“We are perishing for want of wonder, not for want of wonders.”
- G.K. Chesterton
The new-looking 737 has unfamiliar markings. I shuffle from the terminal along a loose string of still-sleepy miners boarding a sunrise crew charter to Wabush, Labrador serviced by Air Inuit. That itself is novel, and I wonder how many frequent fliers have even heard of this airline that has linked Nunavik communities since 1978. But the lines of our gleaming transport are familiar enough, the fortnightly process is clearly routine for the other passengers, and my mind comes back to personal travel rituals. Crosswords always help the air time pass by. Settling into my self-assigned aisle seat, I immediately search the pocket in front of me for the ubiquitous in-flight magazine. In my hands is volume 1, number 1 of Inuit.
Something new deserves a look, and as I read I barely notice our smooth liftoff from Pierre Elliott Trudeau International airport in Montréal. Despite a lot of white space, the crisply-designed magazine is a worthy first effort, focusing on Nunavik cultural heritage and reflecting obvious pride in the Inuit-owned and managed Air Inuit. I'm struck most by feature stories prominently written in symbolic Inuktitut characters and accompanied by French and English translations. It's a reminder that some parts of Canada have more than the two standard official languages. But more than that I'm intrigued by the aesthetic geometry of the printed Inuktitut language.
It is beautiful.
|An article from Inuit, vol. 1, no. 1 about "throat singing."|
As the Inuit culture has a rich oral tradition, I suspect the script represents a more recently derived syllabary of the ancient Inuktitut language, where each character represents a distinct syllable or combination of sounds. But the end result is a stylization that curiously reflects the artistry of its people. A mixture of bold polygonal shapes and hooking curves vaguely reminiscent of hieroglyphics, only the punctuation is a tie to familiar English sentence structure. And from the formatting of the text, it is clearly read from left to right and down the page. But without the adjacent translations, it is otherwise wholly exotic.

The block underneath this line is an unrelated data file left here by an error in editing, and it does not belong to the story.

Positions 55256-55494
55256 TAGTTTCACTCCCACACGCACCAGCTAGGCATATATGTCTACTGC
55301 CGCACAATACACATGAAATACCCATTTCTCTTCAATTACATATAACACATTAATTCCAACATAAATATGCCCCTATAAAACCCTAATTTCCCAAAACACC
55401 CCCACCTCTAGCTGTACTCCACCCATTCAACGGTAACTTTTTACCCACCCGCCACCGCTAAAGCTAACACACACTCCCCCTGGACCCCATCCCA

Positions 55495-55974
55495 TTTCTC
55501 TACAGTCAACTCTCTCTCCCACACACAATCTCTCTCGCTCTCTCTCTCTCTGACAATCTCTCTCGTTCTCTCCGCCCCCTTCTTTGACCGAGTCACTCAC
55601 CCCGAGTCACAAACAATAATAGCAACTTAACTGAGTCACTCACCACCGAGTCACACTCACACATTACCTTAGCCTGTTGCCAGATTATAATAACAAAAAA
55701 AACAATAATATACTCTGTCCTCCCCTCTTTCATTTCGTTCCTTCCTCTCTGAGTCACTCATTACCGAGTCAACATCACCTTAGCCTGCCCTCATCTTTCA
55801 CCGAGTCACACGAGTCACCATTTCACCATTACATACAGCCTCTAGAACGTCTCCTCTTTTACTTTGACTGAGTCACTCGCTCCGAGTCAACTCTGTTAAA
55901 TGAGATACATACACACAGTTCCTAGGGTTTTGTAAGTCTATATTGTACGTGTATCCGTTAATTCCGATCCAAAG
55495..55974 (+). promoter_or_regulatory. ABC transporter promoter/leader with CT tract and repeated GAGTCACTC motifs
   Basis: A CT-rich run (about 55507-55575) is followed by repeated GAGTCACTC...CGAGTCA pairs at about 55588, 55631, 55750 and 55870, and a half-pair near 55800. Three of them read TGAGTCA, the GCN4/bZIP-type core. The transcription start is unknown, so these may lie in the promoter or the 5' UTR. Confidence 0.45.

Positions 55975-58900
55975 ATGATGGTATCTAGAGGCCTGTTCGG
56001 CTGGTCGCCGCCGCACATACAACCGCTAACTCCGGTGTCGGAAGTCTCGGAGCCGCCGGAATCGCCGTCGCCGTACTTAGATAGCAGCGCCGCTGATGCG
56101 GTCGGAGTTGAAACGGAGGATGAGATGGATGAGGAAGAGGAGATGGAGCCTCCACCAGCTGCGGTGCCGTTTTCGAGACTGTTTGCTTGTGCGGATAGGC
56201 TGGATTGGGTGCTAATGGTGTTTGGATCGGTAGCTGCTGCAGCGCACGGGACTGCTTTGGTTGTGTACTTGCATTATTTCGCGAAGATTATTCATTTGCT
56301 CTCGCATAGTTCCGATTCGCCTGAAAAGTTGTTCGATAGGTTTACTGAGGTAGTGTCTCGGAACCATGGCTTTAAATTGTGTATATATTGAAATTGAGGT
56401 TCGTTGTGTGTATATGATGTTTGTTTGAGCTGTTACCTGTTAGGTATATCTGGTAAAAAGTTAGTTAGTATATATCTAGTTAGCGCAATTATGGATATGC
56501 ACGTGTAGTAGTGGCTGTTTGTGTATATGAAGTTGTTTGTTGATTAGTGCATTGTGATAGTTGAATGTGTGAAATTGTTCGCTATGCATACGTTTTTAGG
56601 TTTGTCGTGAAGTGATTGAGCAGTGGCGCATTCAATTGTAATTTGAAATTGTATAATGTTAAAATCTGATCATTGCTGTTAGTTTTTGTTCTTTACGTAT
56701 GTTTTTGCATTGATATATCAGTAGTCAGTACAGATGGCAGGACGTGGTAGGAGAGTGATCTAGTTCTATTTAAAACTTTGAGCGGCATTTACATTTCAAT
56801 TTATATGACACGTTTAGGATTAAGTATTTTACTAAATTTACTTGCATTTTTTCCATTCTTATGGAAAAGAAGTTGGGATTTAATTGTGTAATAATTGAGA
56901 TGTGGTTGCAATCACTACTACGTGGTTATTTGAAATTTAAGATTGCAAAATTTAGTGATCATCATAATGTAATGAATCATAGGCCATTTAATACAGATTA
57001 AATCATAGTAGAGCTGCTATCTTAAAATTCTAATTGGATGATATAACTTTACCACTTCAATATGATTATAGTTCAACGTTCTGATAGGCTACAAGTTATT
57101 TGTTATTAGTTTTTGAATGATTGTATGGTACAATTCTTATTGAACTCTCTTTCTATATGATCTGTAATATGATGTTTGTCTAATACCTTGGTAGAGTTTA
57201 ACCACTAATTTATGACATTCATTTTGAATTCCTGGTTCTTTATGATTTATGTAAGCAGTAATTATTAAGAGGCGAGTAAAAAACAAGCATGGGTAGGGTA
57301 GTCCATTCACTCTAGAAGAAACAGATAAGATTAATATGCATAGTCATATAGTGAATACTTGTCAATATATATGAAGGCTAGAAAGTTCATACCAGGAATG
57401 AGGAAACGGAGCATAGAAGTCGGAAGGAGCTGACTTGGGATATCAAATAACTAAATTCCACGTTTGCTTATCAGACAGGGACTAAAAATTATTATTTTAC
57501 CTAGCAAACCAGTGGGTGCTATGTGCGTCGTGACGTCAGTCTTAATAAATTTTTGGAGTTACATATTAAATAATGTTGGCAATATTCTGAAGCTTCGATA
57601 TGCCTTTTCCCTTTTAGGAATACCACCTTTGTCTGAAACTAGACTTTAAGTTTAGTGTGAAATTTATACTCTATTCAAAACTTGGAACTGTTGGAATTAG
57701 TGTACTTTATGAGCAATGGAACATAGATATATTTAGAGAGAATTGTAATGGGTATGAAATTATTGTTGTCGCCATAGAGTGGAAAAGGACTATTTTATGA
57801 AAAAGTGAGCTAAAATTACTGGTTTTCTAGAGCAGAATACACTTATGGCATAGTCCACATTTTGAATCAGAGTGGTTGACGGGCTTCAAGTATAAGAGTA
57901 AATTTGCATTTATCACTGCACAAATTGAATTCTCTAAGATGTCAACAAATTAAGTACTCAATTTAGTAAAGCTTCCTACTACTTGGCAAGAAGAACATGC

It is so new to me I begin to question my previous indifference to the architecture of my own native alphabet beside it. Like many people, I've often been attracted to hearing my language in a different accent that gives it an unfamiliar twist. I'd put aside my inner introvert to talk with Sophia Loren for hours. But for the first time I wonder, do pages of Times New Roman font speak exotic romance to the native reader of Cyrillic script? Maybe tattoos of banal English idioms are popular amongst young Japanese, and "sweet potato" inked on the neck of a Tokyo shop-girl is considered a thing of beauty. Perhaps I should be less judgmental of body art on westerners that similarly hijacks characters from her culture.
I look upon the English translations in Inuit, and I suddenly realize the familiar symbols of my own language are beautiful too.
So often we travel merely to stimulate senses deadened to familiar surroundings. We need to immerse ourselves in something new and be seen as doing so, rushing like Dorian Gray to post our latest, most-flattering self-portrait on Facebook. I am guilty of that. Behind much of this, I suspect, is the narcissistic message to others that I am better, more nuanced and more worldly, because I have experienced the wider world. Such wanderlust leads to the same emotional dead end as a one night stand. But if occasionally we truly reflected on our own daily environment--taken for granted--in the light of a new culture, we might realize the infinite wonder in even the coarsest of our common neighbors and the least of human inventions. How magnificent is the written word, and yet more the creative human miracle behind it. I look out the window and appreciate this airplane and this moment.
Indirectly, on an aircraft skirting their land, the Nunavimmiut have taught me about myself and the oft neglected wonders I briefly leave behind. I never got to that crossword.
|Inuit, vol. 1 no. 1. A new quarterly publication of the Makivik Corporation published by Air Inuit.|